During neural development proliferating cells in the ventricular zone undergo repeated self-renewal to maintain the progenitor pool or, alternatively exit the cell cycle and differentiate into neurons. This process is regulated by the coordination of cell intrinsic signals and regional and temporal specific external cues which determine the type and the amount of neurons generated. After a neural progenitor has committed to differentiation the process of balancing internal and external signals continues during maturation to guide the initiation, elongation and branching of the axon. One major remaining question is how biological regulation can be integrated with the developmental context to produce a specific outcome. Here, I show that microRNAs and particularly, microRNA-9 (miR-9) plays a very important role in vertebrate neural development; a role, which is highly dependent on the context. In X. tropicalis, miR-9 reveals regional specific progenitor heterogeneity - it is required for cell cycle exit and differentiation throughout the neural tube, but forebrain progenitors additionally, and uniquely, require miR-9 for their survival. I have shown that the major miR-9 target in this context is the hairy and enhancer of split gene hairy1. When miR-9 is absent, hairy1 domain expands and selectively activates different signaling pathways in the forebrain and the hindbrain, culminating in the regional specific differences we observed.In the mouse, the homologue of hairy1 - Hes1 expression is oscillatory which is essential for progenitor maintenance. I have shown that Hes1 is also a subject of miR-9 regulation, which, in this context, is necessary for maintaining the oscillations. Furthermore, miR-9 is also regulated by Hes1, which leads to opposite-phase oscillations of miR-9 primary transcripts, but step-wise accumulation of the mature miR-9 form due to its stability. I propose that miR-9 levels act as output to measure the number of Hes1 cycles and at certain critical threshold levels this leads to dampening of the oscillations and allows progenitors to differentiate.MiR-9 is also expressed in differentiated neurons in the forebrain, where its function is completely unknown. We have shown that in this context it promotes axon branching and inhibits axon growth through the microtubule-associated protein 1B (MAP1B). We have also provided evidence that brain-derived neurotrophic factor (BDNF) can modulate this process by regulating miR-9 levels in the axon. Overall, these findings contribute to our understanding of neural development and provide novel explanation of how to cell fate decisions are integrated with context-specific signals to generate a specific outcome.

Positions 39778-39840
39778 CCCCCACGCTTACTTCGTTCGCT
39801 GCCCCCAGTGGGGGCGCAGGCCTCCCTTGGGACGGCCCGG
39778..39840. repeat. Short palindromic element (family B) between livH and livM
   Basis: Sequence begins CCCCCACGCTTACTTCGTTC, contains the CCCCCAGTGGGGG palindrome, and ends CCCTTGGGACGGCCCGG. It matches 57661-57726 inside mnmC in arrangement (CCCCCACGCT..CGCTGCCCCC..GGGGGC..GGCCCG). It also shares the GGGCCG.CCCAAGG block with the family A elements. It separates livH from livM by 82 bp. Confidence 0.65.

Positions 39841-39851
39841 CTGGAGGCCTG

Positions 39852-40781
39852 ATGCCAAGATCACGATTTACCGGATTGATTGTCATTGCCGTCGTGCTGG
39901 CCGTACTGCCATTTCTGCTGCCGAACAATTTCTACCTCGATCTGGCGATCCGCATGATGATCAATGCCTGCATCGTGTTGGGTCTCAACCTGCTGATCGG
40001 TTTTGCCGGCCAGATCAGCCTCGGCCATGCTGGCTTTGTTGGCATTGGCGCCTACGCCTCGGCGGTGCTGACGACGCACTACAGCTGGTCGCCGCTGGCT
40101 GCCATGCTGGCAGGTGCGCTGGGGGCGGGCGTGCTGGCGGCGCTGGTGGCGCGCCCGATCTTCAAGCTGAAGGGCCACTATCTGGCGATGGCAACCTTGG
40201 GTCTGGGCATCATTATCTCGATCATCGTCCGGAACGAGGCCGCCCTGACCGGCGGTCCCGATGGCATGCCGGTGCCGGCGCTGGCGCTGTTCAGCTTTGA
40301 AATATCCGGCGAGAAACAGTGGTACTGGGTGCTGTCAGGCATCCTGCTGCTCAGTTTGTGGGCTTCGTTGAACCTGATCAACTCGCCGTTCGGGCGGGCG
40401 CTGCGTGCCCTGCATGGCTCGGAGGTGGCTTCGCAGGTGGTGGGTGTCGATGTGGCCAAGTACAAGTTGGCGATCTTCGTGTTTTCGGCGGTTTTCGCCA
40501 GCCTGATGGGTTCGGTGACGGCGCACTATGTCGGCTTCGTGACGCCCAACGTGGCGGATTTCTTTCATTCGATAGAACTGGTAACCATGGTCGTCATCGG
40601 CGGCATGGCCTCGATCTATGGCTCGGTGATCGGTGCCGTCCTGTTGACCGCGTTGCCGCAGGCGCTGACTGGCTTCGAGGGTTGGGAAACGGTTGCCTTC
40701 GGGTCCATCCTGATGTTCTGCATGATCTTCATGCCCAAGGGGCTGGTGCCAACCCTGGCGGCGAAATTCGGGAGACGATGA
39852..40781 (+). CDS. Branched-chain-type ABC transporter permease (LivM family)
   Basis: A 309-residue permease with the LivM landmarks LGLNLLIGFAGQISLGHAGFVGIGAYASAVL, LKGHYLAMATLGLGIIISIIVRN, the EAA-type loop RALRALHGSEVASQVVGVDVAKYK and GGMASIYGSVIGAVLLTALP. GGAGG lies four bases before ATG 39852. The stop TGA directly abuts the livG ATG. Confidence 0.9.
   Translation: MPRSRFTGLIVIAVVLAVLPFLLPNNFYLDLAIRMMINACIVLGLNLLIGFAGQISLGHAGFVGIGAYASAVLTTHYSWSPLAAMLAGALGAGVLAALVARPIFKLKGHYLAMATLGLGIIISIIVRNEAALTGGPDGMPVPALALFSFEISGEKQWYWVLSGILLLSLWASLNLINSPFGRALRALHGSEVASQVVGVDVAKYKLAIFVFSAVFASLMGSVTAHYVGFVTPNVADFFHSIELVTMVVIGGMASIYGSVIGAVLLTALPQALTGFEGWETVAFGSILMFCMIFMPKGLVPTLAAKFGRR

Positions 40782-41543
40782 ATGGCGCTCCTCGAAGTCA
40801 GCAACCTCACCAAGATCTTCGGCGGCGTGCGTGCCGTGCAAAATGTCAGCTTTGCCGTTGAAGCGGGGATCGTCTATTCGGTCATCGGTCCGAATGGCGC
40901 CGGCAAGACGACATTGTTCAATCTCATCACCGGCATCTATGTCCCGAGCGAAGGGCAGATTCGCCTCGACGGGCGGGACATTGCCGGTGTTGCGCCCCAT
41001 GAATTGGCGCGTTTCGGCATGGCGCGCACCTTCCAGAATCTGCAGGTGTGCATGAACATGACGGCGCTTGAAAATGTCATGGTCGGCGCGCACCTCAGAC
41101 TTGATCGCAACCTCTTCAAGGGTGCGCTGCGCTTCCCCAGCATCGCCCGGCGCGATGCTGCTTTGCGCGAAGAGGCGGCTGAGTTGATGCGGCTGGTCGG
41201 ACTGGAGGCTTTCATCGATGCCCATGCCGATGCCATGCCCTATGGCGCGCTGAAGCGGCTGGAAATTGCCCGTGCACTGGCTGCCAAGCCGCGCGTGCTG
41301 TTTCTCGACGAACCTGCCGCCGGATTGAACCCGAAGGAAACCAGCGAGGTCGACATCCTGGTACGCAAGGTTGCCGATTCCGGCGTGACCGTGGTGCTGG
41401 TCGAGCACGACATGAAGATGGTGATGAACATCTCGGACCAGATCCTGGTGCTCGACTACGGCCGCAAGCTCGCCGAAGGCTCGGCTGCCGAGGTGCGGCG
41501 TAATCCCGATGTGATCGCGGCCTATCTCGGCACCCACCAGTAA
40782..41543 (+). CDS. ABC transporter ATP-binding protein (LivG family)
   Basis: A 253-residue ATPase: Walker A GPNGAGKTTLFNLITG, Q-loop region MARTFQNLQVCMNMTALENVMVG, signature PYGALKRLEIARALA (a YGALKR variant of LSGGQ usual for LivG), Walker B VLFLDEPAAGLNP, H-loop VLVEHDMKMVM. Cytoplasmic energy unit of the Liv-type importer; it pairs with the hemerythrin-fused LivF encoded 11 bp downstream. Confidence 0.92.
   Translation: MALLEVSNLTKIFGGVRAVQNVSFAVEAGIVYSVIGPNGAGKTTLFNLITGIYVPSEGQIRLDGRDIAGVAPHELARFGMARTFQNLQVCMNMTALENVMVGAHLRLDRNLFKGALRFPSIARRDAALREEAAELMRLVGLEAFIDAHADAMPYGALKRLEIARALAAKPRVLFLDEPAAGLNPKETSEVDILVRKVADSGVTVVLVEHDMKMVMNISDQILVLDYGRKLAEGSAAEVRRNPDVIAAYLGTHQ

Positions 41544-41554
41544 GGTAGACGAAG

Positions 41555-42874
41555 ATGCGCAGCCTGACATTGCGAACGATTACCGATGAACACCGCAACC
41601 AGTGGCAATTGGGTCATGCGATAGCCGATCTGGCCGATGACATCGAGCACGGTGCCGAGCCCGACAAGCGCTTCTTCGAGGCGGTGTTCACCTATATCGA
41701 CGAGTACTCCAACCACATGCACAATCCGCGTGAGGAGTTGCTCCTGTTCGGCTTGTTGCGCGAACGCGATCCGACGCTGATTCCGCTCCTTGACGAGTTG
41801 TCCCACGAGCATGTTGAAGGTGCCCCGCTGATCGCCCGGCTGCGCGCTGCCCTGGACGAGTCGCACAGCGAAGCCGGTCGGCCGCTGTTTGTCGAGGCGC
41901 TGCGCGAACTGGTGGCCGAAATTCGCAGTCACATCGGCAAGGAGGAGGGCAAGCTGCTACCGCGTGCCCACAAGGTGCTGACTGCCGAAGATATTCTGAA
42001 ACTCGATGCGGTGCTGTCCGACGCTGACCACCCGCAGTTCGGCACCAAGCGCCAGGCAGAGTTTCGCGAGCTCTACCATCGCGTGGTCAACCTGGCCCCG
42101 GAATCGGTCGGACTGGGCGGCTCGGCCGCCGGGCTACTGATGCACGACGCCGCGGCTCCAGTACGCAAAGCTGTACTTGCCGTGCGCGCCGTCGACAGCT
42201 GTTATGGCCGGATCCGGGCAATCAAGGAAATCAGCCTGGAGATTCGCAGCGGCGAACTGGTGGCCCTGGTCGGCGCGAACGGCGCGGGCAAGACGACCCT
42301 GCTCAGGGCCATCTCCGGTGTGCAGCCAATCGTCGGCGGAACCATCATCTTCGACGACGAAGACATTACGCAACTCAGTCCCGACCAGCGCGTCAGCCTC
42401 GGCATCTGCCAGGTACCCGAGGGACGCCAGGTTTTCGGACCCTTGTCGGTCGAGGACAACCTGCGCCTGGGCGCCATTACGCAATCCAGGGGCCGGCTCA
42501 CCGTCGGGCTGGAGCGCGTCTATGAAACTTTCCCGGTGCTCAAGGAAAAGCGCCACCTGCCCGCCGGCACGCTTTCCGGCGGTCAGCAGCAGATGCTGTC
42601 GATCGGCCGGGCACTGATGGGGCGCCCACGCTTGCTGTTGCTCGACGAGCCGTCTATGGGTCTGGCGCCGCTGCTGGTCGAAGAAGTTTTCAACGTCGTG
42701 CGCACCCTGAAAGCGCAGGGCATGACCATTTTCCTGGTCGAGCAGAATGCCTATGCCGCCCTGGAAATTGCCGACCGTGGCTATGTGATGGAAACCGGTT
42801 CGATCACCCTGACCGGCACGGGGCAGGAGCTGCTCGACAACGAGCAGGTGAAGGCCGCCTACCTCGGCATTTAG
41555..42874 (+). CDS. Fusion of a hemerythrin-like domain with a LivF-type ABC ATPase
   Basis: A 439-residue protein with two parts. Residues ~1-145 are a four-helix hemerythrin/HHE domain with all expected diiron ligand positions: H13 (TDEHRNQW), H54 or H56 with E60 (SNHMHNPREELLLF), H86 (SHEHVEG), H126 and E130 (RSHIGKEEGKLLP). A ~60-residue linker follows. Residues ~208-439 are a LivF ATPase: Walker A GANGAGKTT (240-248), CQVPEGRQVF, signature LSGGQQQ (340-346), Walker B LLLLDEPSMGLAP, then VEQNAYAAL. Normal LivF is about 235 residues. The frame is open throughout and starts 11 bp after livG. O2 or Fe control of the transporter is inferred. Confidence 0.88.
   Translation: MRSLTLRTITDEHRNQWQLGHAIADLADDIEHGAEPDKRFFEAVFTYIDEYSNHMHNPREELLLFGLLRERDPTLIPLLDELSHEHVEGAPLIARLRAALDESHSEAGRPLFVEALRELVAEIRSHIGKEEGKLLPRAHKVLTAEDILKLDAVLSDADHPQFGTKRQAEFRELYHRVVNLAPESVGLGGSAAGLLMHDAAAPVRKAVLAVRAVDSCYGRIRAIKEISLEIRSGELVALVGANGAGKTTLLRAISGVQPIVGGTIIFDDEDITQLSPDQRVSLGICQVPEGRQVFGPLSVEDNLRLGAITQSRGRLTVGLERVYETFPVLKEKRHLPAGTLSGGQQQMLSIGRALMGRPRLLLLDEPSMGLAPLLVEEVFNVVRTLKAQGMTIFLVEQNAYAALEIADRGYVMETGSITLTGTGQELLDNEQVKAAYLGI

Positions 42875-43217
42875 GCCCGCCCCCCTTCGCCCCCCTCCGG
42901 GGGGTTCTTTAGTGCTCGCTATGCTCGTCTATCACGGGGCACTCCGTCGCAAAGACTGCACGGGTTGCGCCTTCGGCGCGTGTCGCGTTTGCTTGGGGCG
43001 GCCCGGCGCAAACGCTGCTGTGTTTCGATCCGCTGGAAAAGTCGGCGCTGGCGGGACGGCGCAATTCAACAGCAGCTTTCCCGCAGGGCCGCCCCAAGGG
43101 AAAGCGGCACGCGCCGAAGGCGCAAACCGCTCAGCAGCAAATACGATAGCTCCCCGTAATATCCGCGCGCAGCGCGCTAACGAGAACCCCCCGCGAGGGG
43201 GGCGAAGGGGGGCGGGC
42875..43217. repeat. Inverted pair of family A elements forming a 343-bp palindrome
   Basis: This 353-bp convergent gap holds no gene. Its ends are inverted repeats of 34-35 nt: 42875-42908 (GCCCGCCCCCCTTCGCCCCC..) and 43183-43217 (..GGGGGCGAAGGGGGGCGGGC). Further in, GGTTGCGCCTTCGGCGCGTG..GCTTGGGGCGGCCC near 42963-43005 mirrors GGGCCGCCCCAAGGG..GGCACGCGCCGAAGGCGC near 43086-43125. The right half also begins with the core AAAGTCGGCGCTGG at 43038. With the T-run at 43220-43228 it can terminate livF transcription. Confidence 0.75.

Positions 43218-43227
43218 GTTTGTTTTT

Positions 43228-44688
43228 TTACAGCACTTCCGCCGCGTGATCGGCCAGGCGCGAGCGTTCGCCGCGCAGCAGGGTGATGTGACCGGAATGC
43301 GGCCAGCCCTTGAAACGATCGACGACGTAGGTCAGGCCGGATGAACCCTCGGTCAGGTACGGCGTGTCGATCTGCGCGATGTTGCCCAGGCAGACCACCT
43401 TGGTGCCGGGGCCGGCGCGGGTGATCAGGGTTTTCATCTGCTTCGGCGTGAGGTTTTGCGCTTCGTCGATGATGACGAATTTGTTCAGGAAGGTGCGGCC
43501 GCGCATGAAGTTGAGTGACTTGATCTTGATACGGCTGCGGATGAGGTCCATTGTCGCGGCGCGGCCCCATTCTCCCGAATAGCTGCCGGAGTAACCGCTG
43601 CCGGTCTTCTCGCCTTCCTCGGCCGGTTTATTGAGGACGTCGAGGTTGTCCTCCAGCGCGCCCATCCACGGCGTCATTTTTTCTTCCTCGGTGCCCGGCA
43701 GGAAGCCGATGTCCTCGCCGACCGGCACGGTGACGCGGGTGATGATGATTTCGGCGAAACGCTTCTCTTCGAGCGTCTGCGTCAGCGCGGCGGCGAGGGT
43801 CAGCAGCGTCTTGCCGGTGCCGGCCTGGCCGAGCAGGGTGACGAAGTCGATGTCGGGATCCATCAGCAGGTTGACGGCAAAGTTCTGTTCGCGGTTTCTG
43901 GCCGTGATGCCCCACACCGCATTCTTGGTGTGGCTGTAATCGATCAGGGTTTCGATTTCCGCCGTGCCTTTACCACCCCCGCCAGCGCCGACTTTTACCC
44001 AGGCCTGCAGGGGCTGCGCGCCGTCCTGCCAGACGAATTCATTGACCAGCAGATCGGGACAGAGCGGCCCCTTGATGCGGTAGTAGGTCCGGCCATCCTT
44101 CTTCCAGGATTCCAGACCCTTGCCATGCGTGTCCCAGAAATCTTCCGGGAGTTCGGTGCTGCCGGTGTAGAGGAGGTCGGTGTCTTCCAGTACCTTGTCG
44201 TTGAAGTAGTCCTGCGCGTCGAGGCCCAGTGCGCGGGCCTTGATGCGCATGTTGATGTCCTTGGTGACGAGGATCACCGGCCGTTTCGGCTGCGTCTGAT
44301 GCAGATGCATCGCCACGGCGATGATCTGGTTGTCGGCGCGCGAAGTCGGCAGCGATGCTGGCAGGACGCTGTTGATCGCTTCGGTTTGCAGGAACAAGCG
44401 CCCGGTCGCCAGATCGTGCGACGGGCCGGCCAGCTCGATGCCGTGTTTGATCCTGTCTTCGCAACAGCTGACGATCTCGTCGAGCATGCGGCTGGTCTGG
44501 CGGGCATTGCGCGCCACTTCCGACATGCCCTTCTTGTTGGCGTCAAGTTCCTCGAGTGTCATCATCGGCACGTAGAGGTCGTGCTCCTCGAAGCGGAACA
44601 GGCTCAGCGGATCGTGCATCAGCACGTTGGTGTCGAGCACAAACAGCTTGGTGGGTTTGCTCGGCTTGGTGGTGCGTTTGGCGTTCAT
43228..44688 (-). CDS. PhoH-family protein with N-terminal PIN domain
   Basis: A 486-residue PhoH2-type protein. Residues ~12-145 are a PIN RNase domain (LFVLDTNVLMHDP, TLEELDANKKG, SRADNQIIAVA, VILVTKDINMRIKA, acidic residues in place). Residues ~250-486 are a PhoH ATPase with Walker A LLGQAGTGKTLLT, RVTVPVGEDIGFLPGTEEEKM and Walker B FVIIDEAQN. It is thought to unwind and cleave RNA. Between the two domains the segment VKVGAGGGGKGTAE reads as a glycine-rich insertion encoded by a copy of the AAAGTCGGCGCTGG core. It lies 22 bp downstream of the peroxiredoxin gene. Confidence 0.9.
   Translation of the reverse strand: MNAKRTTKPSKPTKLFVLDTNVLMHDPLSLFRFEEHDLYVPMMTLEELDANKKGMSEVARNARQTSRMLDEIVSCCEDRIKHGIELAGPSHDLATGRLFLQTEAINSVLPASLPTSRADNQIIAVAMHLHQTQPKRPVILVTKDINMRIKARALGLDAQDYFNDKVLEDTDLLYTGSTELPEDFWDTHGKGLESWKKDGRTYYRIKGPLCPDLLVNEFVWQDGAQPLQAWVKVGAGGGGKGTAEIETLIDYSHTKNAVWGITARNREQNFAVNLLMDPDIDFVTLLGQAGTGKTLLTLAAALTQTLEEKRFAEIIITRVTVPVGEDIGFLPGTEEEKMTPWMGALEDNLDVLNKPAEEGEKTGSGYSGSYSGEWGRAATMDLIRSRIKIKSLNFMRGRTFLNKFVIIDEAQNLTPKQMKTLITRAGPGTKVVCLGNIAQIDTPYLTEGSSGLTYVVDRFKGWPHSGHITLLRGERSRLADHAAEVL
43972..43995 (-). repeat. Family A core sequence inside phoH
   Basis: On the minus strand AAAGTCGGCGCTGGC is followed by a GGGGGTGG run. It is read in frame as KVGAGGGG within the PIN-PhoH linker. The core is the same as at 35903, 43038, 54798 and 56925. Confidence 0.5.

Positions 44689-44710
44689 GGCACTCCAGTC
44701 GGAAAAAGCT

|Date of Award||1 Aug 2012|
- The University of Manchester
|Supervisor||Nancy Papalopulu (Supervisor)|